Economic historian Eric Rauchway explains how many take the wrong lesson on fair trade from Smoot-Hawley: "Yes, the Smoot-Hawley tariff is widely understood to have been asinine, but not because protectionism is everywhere and always wrong–rather, because protectionism in the specific context of the late 1920s, with an awful lot of money owing internationally and a number of countries desperately needing to trade with the US, was wrong ... in fact protectionism has, in various times and places, gone hand-in-hand with fairly brisk economic growth." (via Economist's View)

Rortybomb argues that giving bankruptcy courts power to rewrite mortgages to help homeowners would be effective stimulus: "...cramdown would increase labor mobility (decreasing unemployment), the writing down of debt in a way that doesn’t reward speculators, shares the losses on both parts but limits the homeowner’s upside to be fair to the bank, and would help reduce the uncertainty of the assets on the bank’s books."

Goldman Sachs v. Deficit Hysteria

Goldman Sachs to the rescue! New report debunks deficit hysterics. Curious Capitalist: "...a meaty report from Goldman Sachs chief economist Jan Hatzius ... argues that [the stimulus] is now giving way to the deflationary drag of a depressed labor market ... What's interesting about the Hatzius report is not just the notion that we need more stimulus ... but also his thought that the two most recognized risks to a second stimulus, another inflation-related asset bubble and second, a dangerous level of debt, are not so large as to justify inaction ... What Hatzius does argue for is an extension of unemployment benefits, continued aid to state and local governments and more time for those Bush era tax cuts..."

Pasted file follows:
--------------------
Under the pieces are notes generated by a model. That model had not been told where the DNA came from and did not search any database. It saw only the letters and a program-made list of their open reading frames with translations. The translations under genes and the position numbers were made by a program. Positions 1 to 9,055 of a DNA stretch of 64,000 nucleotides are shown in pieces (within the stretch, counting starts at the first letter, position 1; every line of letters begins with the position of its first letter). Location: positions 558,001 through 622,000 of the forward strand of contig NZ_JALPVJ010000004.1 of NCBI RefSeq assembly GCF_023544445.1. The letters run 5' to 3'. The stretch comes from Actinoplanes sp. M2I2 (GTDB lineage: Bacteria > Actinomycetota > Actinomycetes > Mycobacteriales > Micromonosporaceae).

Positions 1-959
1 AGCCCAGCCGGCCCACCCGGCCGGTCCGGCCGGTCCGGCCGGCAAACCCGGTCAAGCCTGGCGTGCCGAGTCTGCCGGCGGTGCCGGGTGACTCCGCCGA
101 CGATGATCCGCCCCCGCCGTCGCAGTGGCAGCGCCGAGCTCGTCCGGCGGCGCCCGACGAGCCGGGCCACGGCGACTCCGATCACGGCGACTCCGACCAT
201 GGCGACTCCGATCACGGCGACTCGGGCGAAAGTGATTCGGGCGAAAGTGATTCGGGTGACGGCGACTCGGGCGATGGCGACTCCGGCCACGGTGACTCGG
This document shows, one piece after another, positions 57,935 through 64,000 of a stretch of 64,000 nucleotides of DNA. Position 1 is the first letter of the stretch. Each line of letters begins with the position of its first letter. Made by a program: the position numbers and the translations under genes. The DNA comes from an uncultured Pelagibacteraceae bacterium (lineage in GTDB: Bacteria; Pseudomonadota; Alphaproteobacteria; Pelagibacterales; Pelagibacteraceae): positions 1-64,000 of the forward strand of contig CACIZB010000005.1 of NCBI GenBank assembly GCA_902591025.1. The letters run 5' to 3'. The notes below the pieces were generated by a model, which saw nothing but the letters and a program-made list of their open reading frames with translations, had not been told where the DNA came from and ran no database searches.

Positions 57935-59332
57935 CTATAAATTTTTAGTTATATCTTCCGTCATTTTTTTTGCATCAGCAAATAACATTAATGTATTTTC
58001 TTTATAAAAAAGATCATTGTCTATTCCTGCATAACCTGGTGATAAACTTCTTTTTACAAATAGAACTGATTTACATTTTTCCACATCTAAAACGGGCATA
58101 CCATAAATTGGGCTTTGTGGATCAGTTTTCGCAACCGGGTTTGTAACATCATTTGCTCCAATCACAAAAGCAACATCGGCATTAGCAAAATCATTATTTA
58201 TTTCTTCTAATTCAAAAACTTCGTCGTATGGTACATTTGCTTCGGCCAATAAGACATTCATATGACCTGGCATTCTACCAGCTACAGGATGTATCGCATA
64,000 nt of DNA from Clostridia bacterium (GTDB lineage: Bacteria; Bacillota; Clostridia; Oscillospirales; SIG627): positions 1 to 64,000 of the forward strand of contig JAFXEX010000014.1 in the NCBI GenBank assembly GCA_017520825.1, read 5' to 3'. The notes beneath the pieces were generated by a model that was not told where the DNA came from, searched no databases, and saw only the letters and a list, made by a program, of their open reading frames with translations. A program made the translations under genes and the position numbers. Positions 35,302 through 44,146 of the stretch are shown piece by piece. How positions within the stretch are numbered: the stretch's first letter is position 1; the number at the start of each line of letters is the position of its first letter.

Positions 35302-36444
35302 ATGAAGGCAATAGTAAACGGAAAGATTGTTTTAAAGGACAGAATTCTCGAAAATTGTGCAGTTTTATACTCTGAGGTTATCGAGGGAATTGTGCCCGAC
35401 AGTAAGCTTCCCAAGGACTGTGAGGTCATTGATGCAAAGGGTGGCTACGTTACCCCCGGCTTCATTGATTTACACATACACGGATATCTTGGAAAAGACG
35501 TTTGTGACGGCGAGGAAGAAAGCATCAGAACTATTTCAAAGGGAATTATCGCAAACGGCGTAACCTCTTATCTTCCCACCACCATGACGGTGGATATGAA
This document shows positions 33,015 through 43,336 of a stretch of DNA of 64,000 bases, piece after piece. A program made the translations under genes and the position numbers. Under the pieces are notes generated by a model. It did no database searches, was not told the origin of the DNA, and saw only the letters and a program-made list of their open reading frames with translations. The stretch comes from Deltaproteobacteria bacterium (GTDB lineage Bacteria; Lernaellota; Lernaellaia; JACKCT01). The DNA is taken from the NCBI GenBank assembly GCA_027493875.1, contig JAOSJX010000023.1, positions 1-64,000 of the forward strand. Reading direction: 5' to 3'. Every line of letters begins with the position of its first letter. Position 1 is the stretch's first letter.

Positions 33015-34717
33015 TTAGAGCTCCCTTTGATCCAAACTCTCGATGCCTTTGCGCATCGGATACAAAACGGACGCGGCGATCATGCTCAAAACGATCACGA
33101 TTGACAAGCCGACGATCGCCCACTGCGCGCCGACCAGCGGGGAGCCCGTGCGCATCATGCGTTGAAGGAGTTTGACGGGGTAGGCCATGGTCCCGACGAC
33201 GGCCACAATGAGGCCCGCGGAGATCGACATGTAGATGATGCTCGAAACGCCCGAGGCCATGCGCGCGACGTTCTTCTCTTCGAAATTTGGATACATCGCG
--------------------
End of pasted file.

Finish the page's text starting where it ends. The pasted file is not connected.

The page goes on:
HuffPost's Ryan Grim mocks Obama's "Mayberry Machiavellis" for misreading polls about the deficit: "White House political advisers, however, see the high numbers of respondents saying that the deficit is a major concern and think belt-tightening is needed. But [pollster Mark] Mellman said that part of the deficit concern reflected in polls is a natural bias of this type of survey ... Academics Benjamin Page and Lawrence Jacobs ... have identified an additional reason that the deficit continues to rank high ... 'The '"most important problem" question responds heavily to whatever is being emphasized in the media ... a well-organized and well-funded campaign against deficits (like the one led by Peter Peterson) can .,.. produce a temporary spike in responses...'"